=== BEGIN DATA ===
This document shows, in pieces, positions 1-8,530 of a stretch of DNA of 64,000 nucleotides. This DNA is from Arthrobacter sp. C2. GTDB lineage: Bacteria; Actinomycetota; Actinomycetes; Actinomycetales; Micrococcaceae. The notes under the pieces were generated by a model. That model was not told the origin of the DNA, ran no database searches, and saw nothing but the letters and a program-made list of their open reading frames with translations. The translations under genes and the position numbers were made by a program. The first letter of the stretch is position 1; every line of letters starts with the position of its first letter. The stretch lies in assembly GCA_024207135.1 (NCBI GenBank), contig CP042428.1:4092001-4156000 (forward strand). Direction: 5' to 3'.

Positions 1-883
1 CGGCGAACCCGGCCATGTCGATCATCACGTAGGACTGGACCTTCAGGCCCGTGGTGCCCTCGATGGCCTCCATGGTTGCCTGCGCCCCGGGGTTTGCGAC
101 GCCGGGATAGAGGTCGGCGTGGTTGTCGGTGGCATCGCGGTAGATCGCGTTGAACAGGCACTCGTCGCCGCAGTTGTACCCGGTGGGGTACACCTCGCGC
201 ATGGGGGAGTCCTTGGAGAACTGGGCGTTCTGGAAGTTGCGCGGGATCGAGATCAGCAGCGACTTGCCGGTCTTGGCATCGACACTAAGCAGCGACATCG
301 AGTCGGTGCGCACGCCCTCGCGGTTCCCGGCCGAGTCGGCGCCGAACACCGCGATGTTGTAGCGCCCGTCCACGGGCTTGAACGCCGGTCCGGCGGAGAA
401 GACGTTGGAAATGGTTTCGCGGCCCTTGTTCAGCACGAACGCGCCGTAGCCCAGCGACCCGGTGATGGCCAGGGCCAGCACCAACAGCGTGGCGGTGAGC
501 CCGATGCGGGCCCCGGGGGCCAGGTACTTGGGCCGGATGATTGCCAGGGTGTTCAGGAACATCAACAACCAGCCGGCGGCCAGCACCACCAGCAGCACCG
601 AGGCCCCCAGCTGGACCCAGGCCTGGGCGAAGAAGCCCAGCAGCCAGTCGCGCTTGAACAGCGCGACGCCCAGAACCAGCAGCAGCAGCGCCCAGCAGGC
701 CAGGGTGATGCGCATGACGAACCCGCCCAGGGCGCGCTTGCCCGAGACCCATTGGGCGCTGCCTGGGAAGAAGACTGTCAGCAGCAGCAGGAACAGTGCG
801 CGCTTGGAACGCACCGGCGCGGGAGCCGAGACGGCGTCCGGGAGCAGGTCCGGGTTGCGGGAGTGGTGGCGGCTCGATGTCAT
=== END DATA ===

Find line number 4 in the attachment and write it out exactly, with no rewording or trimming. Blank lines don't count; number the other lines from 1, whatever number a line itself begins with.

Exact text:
101 GCCGGGATAGAGGTCGGCGTGGTTGTCGGTGGCATCGCGGTAGATCGCGTTGAACAGGCACTCGTCGCCGCAGTTGTACCCGGTGGGGTACACCTCGCGC